Train. Damn trains. Missed my train to Russia after drinking all night and sleeping in. I am now booked on the Trans Manchurian, a clunker that will take 63 hours to reach Irkutsk. Stocking up on Dostoevsky and biscuits.

In a postscript – I decided randomly to go running at 1am around Beijing, we (yes there was another mad marathon runner who wanted some training…) ran alongside the moat of the City, a beautiful experience and something I recommend – the streets are just so smog-laden during the day that its hard to see more than 300m if its bad.

Leaving Nepal now, destination Shanghai – financial engine for the East! 10 days in Kathmandu was too long, wish I’d been able to go on a trek. Insh’Allah!

Sera and Drepung. The Drepung Monastery was once the largest religious monastery in the world with over 10,000 monks in residence. Now it seems sadly quiet with only around 300 and China strictly vets who else may apply for entry. The place is close to Lhasa and houses some nice relics as well as CCTV cameras, even in the chapels. The toilets are rooted firmly in the Middle Ages, simple holes in the ground falling a story and where the monks use it for manure.

The Sera Monastery is famed for its debating monks. It consists of a fascinating hand slapping and gesturing whenever a point is made to the seated recipient and is loud, boisterous and fun. They debate such philosophical questions such as INSERT. Juxtaposed with this charming picture is the zoo of photographing tourists surrounding the novices. The scene made me think of Schrodinger’s Cat or how merely observing a phenomenon changes. Fulfilling Beijing’s wish that every religious institutions is reduced to a tourist destination where Disney actors play in a model monastery.

Namsto Lake. This holy lake is north of Lhasa and on the way we stopped at a local fair/horse and yak riding festival. No horses but I did see quoits being played for prizes, got shot at by a Tibetan boy with a BB gun and saw a riotous display of clothing worn by various Tibetan minorities. Namsto at 4700m altitude is enormous, actually the second largest lake in China and breathtakingly beautiful. It’s a holy lake for Buddhists and there are many prayer flags and scarves draped around some sacred rocks. Pilgrims wander along the lake past photogenic yaks and on the opposite shore a chain of hills underlie the tallest mountain in the region at 7117m. The lake disappears at one end into the horizon and the atmosphere is calm and contemplative. No swimming unfortunately – my dipping of toes was sternly told off. Not so cold through, Lake Tarawera-esque.

Everest Base Camp. Spectacular. A long drive to get here through rugged, arid country dotted with oases of We stayed in the ‘Mont Blanc’ a yak tent hotel with our beds arrayed around a yak dung powered stove, togged up against the cold. The tent city is nestled between the arid valley walls, once the path of a large glacier, and now channeling a small steam gently moseying down from Mount Qomolangma – the local name for Everest. Hot damn! The sight was inspiring and beautiful and to me a personal highlight of my trip so far. I’ll let you into a secret – at this altitude colour appear more vivid, crisper, brighter and somehow  … just more colourful. The pinky orange glow of the sun setting like a scarf around Everest, the blue, blue, blue and white of the cloudy sky, the innumerable shades of brown, burnt russet – remnants of ancient rocks slowly crumbling into the valleys. The drive to Nepal was awesome – amazing how the landscape changes so much. The road was pretty dodgy and the potholes bounding us all over the places with sheer precipices on one side and imminent landslides threatening constantly.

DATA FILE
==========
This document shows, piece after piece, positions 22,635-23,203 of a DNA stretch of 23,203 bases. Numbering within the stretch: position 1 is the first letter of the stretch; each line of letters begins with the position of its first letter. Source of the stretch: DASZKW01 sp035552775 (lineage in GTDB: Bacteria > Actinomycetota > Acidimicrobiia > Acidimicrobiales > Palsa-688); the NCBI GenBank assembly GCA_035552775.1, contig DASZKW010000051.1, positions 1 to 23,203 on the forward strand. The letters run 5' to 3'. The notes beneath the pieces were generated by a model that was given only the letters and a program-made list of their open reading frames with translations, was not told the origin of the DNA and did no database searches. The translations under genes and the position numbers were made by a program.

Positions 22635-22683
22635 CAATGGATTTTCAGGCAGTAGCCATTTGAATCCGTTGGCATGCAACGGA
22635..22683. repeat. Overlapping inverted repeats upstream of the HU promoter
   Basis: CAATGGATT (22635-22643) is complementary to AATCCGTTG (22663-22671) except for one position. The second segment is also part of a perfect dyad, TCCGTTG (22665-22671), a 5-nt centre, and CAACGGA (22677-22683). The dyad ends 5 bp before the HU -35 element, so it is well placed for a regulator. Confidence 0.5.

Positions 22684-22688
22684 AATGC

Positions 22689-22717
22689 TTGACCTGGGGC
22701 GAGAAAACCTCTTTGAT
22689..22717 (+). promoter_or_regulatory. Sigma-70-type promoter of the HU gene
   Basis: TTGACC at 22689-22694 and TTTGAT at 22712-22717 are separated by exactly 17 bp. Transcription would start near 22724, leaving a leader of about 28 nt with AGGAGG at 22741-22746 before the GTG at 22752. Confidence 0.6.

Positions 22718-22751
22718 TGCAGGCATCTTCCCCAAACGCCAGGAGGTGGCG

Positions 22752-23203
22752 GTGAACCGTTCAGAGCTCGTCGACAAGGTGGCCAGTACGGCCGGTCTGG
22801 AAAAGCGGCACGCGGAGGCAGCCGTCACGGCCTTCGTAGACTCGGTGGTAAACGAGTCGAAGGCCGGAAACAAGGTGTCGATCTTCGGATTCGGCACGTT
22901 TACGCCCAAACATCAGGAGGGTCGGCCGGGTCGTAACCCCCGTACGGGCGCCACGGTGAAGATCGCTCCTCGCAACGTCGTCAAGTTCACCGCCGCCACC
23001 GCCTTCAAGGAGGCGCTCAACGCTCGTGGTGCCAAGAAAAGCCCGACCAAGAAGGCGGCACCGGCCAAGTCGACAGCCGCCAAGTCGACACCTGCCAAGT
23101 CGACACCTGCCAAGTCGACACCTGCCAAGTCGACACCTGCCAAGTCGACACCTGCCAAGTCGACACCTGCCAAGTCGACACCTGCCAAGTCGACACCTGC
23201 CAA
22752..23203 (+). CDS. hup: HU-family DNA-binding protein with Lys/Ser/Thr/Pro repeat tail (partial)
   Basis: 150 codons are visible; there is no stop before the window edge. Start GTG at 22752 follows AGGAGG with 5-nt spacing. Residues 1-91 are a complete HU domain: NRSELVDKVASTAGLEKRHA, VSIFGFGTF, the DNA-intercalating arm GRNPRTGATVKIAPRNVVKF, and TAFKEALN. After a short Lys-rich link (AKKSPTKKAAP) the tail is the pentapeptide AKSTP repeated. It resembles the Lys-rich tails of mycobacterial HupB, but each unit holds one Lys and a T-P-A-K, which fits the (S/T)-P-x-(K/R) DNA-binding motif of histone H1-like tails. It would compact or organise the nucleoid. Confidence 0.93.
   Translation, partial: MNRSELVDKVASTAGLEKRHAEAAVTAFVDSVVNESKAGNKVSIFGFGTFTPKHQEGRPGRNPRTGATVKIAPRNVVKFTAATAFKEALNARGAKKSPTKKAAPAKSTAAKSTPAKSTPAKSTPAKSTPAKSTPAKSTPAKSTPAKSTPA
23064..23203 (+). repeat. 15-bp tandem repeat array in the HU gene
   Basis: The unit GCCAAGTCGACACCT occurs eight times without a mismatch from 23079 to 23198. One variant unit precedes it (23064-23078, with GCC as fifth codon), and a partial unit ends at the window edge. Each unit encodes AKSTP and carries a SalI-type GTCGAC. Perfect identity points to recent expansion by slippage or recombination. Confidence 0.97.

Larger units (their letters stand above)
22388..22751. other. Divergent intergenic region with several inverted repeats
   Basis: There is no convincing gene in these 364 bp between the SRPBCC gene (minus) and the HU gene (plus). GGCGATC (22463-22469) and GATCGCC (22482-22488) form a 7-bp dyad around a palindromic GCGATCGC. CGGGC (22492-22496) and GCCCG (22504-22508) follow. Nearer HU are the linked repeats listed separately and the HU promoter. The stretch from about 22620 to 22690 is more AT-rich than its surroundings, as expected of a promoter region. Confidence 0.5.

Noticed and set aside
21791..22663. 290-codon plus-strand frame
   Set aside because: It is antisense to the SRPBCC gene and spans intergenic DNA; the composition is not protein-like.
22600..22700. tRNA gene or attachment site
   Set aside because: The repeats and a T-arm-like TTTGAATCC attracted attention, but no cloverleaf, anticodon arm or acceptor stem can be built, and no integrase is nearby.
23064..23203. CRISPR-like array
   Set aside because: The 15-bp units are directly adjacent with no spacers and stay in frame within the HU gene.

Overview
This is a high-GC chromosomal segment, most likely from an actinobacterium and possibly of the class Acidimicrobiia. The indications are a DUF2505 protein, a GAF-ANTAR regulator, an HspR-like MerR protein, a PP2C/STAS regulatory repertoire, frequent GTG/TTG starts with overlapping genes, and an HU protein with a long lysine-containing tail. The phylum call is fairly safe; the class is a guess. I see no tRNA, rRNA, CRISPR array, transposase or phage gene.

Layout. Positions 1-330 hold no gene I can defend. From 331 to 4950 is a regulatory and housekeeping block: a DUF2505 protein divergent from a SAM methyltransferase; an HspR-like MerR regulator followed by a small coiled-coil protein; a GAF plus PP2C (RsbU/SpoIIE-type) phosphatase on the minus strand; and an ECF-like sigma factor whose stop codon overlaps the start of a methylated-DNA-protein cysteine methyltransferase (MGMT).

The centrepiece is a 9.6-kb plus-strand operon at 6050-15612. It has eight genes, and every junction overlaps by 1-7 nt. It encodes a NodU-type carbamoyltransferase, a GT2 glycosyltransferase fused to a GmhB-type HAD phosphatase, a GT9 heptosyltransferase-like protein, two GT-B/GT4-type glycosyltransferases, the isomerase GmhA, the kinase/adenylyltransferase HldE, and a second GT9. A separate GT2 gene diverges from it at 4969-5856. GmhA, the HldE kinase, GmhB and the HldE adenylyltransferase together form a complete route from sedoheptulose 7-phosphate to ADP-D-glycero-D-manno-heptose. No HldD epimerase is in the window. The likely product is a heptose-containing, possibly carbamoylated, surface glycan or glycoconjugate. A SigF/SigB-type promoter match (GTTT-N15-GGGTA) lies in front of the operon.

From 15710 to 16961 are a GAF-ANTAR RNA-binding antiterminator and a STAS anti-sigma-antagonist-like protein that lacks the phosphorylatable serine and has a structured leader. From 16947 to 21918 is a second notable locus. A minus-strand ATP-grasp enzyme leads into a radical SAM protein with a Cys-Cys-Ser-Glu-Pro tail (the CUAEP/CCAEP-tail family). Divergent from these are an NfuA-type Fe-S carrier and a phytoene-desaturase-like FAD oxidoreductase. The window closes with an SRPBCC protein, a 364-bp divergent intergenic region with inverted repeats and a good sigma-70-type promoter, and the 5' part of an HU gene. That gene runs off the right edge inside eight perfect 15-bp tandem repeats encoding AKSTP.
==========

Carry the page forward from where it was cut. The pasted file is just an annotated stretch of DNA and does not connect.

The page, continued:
Nepal. Poor, unfortunate and corrupt but with a wealth of resources, chiefly in its abundant water for generating hydro power. Subsequently of course, it’s a pawn in the regional great game between China and India both desirous of possessing it as a client state. Nepal of course happy to stay as a buffer and play them off against each other. Hilarious (but deadly serious) headline in the latest Nepali English-language newspaper – Nepali PM promises Chinese Politburo visitor to crack down on anti-China activities in Nepal e.g. Tibetan activists. Lots to see – Kathmandu is old and has a fascinating history in its own right.

Durbar Square chock-a-block with  Buddhist and Hindu temples, naff souvenir shops and erotic carvings. We were there for Indra Jatra, a Hindu festival, worshipping Lord Indra, the god of rain and the king of heaven. Went to the main event where the PM and all the ambassadors were and a few thousand Nepalis all going spare to snatch a sight of the Kumari – a living goddess who gets carted around for an hour in a golden chariot thing hauled by dozens of people. Oh and she is only 4 years old and only stays priestess until she reaches puberty and then she’s booted out with her family from the palace she lives in.